England’s bold approach to one-day cricket is laudable, but the batting needs to find a touch finesse © Getty Images
It felt like a case of one step forward, two steps back for England. Or perhaps that should be two steps forward, three steps back, after they became only the fourth side to be defeated in an ODI series having taken a 2-0 lead. Football sages sometimes call that the most dangerous scoreline and so it proved for England.
Was there an element of complacency about letting their advantage slip? A week ago, ahead of the Centurion match, Reece Topley was boldly discussing England’s chances of wrapping up the series and then pushing on for 5-0. AB de Villiers’ assessment that the tourists “look confident but not unbeatable” turned out to be more shrewd.
England’s one-day revival over the last nine months has not been merely a confidence trick but their uninhibited approach, particularly with the bat, is clearly founded on a fearless approach to failure. Given the cultural reboot that Eoin Morgan and Trevor Bayliss have been trying to effect, it makes sense to nurture that mentality, even if it leads to the sort of spluttering efforts that undermined England in the last two matches.
“No surrender!” has become a war cry for a team that regularly used to run up the white flag in limited-overs cricket. The Road Runner approach has allowed for totals such as the 399 for 9 England racked up in Bloemfontein – following on from their first 400-plus total, against New Zealand at Edgbaston, last year – but they have occasionally been left looking more like Wile E. Coyote, running out over the cliff edge, legs whirring on thin air.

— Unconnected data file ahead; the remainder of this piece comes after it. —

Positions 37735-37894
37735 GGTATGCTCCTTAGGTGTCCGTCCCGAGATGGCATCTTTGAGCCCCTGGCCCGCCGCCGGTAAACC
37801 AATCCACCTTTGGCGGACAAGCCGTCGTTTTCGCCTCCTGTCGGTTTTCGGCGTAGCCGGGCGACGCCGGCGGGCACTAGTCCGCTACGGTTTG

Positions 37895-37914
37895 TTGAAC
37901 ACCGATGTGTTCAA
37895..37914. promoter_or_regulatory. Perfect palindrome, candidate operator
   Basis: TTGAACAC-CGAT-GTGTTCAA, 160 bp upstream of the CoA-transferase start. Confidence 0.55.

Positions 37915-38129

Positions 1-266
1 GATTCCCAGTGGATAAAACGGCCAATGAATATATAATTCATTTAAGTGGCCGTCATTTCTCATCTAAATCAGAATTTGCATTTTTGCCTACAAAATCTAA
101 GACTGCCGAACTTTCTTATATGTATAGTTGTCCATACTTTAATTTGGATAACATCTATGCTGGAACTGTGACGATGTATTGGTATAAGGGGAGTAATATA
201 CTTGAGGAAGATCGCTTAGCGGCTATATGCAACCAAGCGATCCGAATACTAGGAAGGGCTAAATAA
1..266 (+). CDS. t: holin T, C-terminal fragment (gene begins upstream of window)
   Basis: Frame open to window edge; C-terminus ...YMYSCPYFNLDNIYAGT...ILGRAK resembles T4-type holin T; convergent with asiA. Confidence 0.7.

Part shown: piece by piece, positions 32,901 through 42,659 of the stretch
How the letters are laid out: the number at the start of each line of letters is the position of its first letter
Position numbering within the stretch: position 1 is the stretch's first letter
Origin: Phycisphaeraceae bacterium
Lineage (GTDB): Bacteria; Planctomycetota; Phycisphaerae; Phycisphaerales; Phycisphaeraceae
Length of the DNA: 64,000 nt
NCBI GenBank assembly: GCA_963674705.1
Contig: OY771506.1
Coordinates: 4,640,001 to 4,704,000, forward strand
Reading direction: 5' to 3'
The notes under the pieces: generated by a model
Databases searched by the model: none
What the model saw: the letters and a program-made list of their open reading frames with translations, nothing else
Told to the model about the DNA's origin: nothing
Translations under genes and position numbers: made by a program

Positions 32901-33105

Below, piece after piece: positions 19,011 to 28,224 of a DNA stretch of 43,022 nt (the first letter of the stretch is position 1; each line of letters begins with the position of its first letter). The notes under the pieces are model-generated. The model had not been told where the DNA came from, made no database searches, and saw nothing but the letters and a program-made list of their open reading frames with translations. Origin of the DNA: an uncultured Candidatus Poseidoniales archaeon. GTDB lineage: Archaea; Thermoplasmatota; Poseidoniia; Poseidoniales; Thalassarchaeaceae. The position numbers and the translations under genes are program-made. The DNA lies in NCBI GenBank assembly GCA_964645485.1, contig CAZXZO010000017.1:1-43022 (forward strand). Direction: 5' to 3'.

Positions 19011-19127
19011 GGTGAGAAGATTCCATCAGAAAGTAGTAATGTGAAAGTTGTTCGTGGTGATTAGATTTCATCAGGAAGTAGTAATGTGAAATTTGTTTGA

Crash landings are the inevitable corollary. Being dismissed twice without seeing out their overs – there were 13 deliveries unbowled in Johannesburg and 30 in the Cape Town decider – might well have cost England the series but Morgan had already set out his thinking back in June, when his side were bowled out for 302 in 45.2 overs at the Ageas Bowl and lost by three wickets to New Zealand.
“It’s not a huge thing for me that we have to bat 50 overs, it doesn’t disappoint me,” Morgan said afterwards. “We’re trying to change our process and mindset with the bat, which may take time.”
England of course went on to beat New Zealand and followed that up with a narrow defeat against the World Champions, Australia – having threatened to come back from 2-0 down themselves – and victory over Pakistan in the UAE. If Adil Rashid had held on to a relatively straightforward chance off Chris Morris at the Wanderers on Friday evening, Morgan would surely have been celebrating a third series win out of four.
Fielding was the area Bayliss chose to focus on after de Villiers stepped into the breach to lead his side home at Newlands. But while it seems neither coach nor captain will be tempering England’s attacking instincts with the bat, part of the learning process must be about recognising when to exercise a little self-denial and play the situation as well as the ball.
Eking out a dozen more runs in Johannesburg, where England lost by one wicket, could have been decisive, while soft dismissals for Moeen Ali, Chris Woakes and Rashid in Cape Town – with plenty of time left to bat and Alex Hales looking assured at the other end – did not bear the hallmark of smart cricket. Sometimes a tactical retreat is preferable to a rout.